On the basis of (GACA)4, Bacillusthuringiensis (ZS-33), B. vallismortis (ZS-40) and Bacilluscereus (ZS-39) having enzyme concentration ≥ 4.0 U/µl were 70% similar to each other. In case of Pseudomonas, ZS-45 and ZS-26 (P. aeruginosa) were the most competent producers of PG were 100%, 85% and 80% similar to each other on the basis of (GACA)4, (GTG)5 and (GATA)4 respectively. Fingerprinting may be used as a molecular tool for the preliminary screening of PG producers before evaluating PG production by the plate and DNS methods. From this study, we concluded that environmental bacteria also produced excellent amounts of PG. These microorganisms are environmental friendly, don’t have fastidious nutritional requirements and are easy to grow and handle. It is easy to harvest PG than fungus as it is an extracellular product in bacterial culture. DNA motifs (GACA)4 are directly related to PG production in Bacillus and Pseudomonas.

1 Alaña A, Gabilondo A, Hernando F, Moragues MD, Dominguez JB, Llama MJ, et al. Pectin lyase production by a Penicillium italicum strain. Appl Environ Microbiol. 1989; 55(6): 1612-6
2 Yadav S, Yadav PK, Yadav D, Yadav KDS. Pectin lyase: A review. Proc Biochem. 2009; 44(1): 1-10[DOI]
3 Tari C, Gögus N, Tokatli F. Optimization of biomass, pellet size and polygalacturonase production by Aspergillus sojae ATCC 20235 using response surface methodology. Enzyme Microb Technol. 2007; 40(5): 1108-16[DOI]
4 Silley P. The production and properties of a crude pectin lyase from Lachnospira multiparas. Lett Appl Microbiol. 1986; 2(2): 29-31[DOI]
5 Soares MMCN, Silva R, Gomes E. Screening of bacterial strains for pectinolytic activity: characterization of the polygalacturonase produced by Bacillus sp. Revista de Microbiologia. 1999; 30(4)[DOI]
6 Latif Z, Sohail M. Molecular characterization of polygalacturonase producing Klebsiella and Staphylococcus species by 16S rRNA sequencing collected from rotten fruits and vegetables. Afr J Microbiol Res. 2012; 6(46): 7319-23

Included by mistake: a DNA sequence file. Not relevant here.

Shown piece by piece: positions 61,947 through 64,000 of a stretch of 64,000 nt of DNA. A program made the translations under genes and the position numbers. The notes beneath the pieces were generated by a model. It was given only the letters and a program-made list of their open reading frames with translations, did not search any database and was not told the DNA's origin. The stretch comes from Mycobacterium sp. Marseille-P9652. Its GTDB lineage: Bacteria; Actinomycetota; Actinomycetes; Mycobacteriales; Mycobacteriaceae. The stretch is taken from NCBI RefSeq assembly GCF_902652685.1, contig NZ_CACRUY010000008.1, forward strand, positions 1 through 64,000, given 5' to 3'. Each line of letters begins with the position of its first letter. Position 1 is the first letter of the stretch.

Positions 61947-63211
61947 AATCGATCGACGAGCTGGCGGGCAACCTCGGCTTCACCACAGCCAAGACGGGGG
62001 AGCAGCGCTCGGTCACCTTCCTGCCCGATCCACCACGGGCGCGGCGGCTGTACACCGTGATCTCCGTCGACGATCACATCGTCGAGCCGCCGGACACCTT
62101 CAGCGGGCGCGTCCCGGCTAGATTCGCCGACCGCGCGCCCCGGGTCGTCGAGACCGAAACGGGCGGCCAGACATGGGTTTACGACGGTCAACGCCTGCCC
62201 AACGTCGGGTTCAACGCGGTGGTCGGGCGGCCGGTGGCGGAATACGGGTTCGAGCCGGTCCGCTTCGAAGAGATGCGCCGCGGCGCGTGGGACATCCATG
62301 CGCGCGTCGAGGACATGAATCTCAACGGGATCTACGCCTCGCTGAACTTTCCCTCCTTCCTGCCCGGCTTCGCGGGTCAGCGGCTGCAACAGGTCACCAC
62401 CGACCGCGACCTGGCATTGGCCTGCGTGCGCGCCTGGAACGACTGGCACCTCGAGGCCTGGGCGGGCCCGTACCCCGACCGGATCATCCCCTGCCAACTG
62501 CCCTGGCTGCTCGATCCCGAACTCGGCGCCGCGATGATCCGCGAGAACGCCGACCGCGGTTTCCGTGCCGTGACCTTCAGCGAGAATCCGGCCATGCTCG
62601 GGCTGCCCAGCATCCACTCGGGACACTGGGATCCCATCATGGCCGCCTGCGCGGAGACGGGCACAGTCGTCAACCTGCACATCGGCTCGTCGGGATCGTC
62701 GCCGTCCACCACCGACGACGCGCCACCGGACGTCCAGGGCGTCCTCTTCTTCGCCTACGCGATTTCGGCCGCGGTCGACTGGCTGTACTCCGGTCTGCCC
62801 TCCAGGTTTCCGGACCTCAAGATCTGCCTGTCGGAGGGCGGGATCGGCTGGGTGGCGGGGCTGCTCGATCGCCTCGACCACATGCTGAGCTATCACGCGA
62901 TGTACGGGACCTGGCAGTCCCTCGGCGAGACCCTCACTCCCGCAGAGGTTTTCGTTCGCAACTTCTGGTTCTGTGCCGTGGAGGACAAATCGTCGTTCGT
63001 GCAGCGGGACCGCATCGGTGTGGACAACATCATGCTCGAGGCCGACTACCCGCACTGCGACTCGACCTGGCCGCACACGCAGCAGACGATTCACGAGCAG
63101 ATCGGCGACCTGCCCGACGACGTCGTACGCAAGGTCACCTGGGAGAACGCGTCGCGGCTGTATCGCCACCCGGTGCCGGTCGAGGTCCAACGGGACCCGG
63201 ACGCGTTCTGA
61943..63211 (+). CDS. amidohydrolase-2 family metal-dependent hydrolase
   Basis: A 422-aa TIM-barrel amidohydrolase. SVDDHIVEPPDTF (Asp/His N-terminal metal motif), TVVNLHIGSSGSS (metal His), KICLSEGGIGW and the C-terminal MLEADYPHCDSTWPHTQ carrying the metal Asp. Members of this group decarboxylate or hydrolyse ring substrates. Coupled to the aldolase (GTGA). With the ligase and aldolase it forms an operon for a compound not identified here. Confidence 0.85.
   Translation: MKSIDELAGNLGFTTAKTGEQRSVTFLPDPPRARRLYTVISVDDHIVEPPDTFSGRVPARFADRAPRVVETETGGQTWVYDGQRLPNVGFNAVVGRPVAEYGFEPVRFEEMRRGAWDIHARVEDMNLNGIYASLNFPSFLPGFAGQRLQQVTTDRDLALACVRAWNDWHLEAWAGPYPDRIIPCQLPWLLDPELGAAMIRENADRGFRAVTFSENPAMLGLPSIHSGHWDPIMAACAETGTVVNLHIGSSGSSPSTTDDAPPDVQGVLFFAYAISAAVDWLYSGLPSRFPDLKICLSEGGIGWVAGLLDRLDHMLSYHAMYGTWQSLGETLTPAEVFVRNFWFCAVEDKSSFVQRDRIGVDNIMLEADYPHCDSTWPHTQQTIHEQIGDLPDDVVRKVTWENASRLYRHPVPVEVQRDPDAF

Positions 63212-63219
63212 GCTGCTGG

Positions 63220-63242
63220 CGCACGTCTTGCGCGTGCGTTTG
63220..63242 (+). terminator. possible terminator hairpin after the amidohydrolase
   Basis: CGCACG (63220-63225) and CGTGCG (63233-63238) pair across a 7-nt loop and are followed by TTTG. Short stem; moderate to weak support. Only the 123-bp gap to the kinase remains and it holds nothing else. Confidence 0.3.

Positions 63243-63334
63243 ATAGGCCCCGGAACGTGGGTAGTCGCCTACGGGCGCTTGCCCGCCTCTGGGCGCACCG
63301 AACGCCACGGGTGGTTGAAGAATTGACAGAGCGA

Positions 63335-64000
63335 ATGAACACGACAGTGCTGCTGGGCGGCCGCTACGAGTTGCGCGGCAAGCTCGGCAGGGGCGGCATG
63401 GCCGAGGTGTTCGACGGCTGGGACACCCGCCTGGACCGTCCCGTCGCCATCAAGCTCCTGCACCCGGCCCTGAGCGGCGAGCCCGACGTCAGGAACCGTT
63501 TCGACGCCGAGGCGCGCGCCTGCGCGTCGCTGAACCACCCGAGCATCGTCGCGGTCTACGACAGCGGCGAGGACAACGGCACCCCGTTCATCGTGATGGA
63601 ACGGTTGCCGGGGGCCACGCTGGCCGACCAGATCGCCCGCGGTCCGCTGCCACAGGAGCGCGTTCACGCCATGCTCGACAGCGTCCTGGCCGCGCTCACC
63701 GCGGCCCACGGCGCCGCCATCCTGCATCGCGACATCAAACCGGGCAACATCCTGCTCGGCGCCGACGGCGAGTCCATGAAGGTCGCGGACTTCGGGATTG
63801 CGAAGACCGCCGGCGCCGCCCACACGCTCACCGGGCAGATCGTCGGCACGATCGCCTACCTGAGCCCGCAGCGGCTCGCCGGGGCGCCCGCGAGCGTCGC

7 Hankin L, Zucker M, Sands DC. Improved solid medium for the detection and enumeration of pectolytic bacteria. Appl Microbiol. 1971; 22(2): 205-9[ PubMed ]
8 Bailey MJ, Biely P, Poutanen K. Interlaboratory testing of methods for assay of xylanase activity. J Biotechnol. 1992; 23(3): 257-70[DOI]
9 Ausubel LM, Cramton P. Virtual power plant auctions. Utilities Policy. 2010; 18(4): 201-8[DOI]
10 Muyzer G, de Waal EC, Uitterlinden AG. Profiling of complex microbial populations by denaturing gradient gel electrophoresis analysis of polymerase chain reaction-amplified genes coding for 16S rRNA. Appl Environ Microbiol. 1993; 59(3): 695-700[ PubMed ]
11 Hannan A, Bajwa R, Latif Z. Status of Aspergillus niger strains for pectinases production potential. Pak J Phytopathol. 2009; 21(1): 77-82
12 Abbreviated identification of bacteria and yeast; approved guideline-second edition. Wayne; Clinical and Laboratory Standards Institute. 2008;
13 Kashyap DR, Vohra PK, Chopra S, Tewari R. Applications of pectinases in the commercial sector: a review. Bioresour Technol. 2001; 77(3): 215-27[ PubMed ]
14 Jayani RS, Saxena S, Gupta R. Microbial pectinolytic enzymes: A review. Proc Biochem. 2005; 40(9): 2931-44[DOI]
15 Swain MR, Kar S, Ray RC. Exo-polygalacturonase production by Bacillus subtilis CM5 in solid state fermentation using cassava bagasse. Braz J Microbiol. 2009; 40(3): 636-48[DOI][ PubMed ]
16 Voragen AGJ, Schols HA, Pilnik W. Determination of the degree of methylation and acetylation of pectins by h.p.l.c. Food Hydrocolloids. 1986; 1(1): 65-70[DOI]
17 Darah I, Nisha M, Lim SH. Polygalacturonase production by calcium alginate immobilized Enterobacter aerogenes NBO2 cells. Appl Biochem Biotechnol. 2015; 175(5): 2629-36[DOI][ PubMed ]
18 Zeni J, Cence K, Grando CE, Tiggermann L, Colet R, Lerin LA, et al. Screening of pectinase-producing microorganisms with polygalacturonase activity. Appl Biochem Biotechnol. 2011; 163(3): 383-92[DOI][ PubMed ]